# Giacinto Gelli » 6.Multipath propagation

### Outline

Complex representation of bandpass signals and systems
Multipath channel model
Delay spread and Doppler spread
Impulse response of the multipath channel
Narrowband and wideband fading channel models

### Bandpass signals

Bandpass (BP) signals are common in electrical and optical communications:

• bandpass modulations (analog/digital) with carrier frequency fc
• white noise at the output of a BPF filter centered on fc

Frequency spectrum S(f) with one-sided bandwidth 2B centered on carrier frequency fc:

• Hermitian symmetry with respect to f=0, no general symmetry with respect to fc

### Representations of a bandpass signal

A bandpass signal can be represented in three equivalent forms.

Complex form: $$s(t) = \mbox{Re} \left\{ u(t) \, e^{j 2 \pi f_c t} \right\}$$

I-Q components: $$s(t) = s_I(t) \, \cos(2 \pi f_c t) - s_Q(t) \, \sin(2 \pi f_c t)$$
Envelope/phase: $$s(t) = a(t) \, \cos\left[ 2 \pi f_c t + \phi(t) \right]$$
Straightforward relationships hold between these three representations.

### Complex envelope

The signal u(t) is the complex envelope of s(t): $$u(t) = s_I(t) + j s_Q(t) = a(t) e^{j \phi(t)}$$

Lowpass (LP) signal with spectral support (-B,B).

Ps=Pu/2 (the powers of the BP and LP signals differ by a factor of two).

Relationship between spectra: $$S(f) = \frac{1}{2} \left[ U(f-f_c) + U^{*}(f+f_c) \right]$$

### Bandpass LTI systems

Let h(t) be the impulse response of a BP LTI system.
Since h(t) is BP, it can be represented as a BP signal:

• $$h(t) = 2 \, \mbox{Re} \left\{ h_l(t) \, e^{j 2 \pi f_c t}\right\}$$
• $$H(f) = H_l(f-f_c) + H_l^{*}(f+f_c)$$

where hl(t) is the complex envelope of h(t).
Note the extra factor 2, which allows one to simplify the input-output relationships (details on the following slide).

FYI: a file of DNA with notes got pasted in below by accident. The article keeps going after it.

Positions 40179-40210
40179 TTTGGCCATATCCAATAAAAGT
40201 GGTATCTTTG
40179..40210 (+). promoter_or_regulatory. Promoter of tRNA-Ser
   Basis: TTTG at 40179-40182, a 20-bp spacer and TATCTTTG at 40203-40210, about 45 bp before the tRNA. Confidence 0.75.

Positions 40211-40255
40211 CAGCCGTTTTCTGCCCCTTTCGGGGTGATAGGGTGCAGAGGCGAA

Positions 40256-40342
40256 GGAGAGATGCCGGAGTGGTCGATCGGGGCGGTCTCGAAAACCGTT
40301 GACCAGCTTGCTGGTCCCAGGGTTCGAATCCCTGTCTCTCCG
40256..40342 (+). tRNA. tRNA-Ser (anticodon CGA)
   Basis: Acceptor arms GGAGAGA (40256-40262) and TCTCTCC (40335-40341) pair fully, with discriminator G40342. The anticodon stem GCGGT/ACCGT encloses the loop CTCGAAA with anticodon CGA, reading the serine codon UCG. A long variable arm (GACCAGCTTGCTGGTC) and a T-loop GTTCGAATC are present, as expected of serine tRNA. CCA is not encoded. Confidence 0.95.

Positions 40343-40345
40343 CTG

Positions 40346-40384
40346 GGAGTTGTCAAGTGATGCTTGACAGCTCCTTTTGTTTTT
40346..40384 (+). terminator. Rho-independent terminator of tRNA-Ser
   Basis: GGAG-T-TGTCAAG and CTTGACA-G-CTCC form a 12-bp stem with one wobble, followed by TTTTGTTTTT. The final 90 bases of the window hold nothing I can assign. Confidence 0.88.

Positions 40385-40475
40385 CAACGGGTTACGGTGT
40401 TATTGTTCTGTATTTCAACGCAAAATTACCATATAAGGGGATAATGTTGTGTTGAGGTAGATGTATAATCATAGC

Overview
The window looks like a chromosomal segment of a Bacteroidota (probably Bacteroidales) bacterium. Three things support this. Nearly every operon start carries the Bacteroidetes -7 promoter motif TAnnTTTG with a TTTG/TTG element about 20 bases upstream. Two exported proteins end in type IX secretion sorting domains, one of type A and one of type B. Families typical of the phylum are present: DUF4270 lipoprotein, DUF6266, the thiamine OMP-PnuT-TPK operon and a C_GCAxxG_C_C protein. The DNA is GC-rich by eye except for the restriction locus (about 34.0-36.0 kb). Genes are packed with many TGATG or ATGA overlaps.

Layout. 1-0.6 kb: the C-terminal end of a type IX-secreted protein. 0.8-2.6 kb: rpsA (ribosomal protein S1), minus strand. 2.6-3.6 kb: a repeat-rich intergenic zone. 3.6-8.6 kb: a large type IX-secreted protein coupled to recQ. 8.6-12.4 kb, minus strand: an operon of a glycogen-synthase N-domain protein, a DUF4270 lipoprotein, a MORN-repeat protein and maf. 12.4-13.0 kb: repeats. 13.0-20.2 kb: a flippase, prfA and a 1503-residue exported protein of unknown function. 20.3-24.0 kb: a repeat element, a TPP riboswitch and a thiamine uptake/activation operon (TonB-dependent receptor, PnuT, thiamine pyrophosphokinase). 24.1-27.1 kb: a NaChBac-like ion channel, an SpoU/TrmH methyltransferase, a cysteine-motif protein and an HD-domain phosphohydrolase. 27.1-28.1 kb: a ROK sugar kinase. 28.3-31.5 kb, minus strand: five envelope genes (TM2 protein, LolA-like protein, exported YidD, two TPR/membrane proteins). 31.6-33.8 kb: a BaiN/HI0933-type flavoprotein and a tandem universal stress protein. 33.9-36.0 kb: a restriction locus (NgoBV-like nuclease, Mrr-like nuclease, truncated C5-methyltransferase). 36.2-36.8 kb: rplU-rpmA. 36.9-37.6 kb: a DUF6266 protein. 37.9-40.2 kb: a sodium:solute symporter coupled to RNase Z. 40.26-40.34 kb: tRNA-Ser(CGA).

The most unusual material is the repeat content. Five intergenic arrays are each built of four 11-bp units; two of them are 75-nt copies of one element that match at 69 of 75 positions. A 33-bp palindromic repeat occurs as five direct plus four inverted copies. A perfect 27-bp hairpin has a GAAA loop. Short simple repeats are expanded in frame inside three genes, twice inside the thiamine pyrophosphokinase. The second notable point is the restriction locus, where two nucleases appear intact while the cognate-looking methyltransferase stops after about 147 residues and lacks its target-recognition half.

### BP versus LP model

The advantage of the LP model over the BP one is elimination of the carrier frequency fc

useful also in simulations → reduction of the sampling frequency

### Main features of the wireless channel

Multipath propagation:

• due to the presence of reflectors/scatterers, the TX signal arrives at the RX through multiple paths with different lengths/delays
• a transmitted single pulse is received as a train of pulses with different delays → time dispersion

Time-variability:

• due to relative motion between TX/RX and/or the reflectors/scatterers, the channel characteristics change with time
• a transmitted sinusoid is received as multiple sinusoids with different carrier frequencies → frequency dispersion

Time/frequency dispersions are dual phenomena:

• they are due to different causes

### Example: transmission of a sinusoid

Assume that a simple sinusoid is transmitted: $$s(t) = \mbox{Re}\{e^{j 2 \pi f_c t} \} = \cos(2 \pi f_c t)$$ $$r(t) = \mbox{Re}\{ v(t) e^{j 2 \pi f_c t} \} = \alpha \, \cos\left[ 2 \pi f_c \left( t - \frac{d_0}{c}\right) \right]$$

The received signal is a delayed sinusoid with the same frequency:

• α is the attenuation introduced by the channel (α2 ∝ path loss)
• τ0=d0/c is the propagation delay

This simple channel introduce only a time shift of the TX signal.

### Doppler shift and Doppler spread

Assume that:

• RX is moving toward TX with constant speed v → d(t)=d0-vt
• a sinusoid is transmitted → u(t)=1 $$s(t) = \mbox{Re}\{e^{j 2 \pi f_c t} \} = \cos(2 \pi f_c t)$$ $$r(t) = \mbox{Re}\{ v(t) e^{j 2 \pi f_c t} \} =\alpha(t) \, \cos\left[ 2 \pi f_c \left( 1+\frac{v}{c}\right) t - f_c \frac{d_0}{c} \right]$$

The received signal is not a simple delayed sinusoid, two new effects associated to channel variability: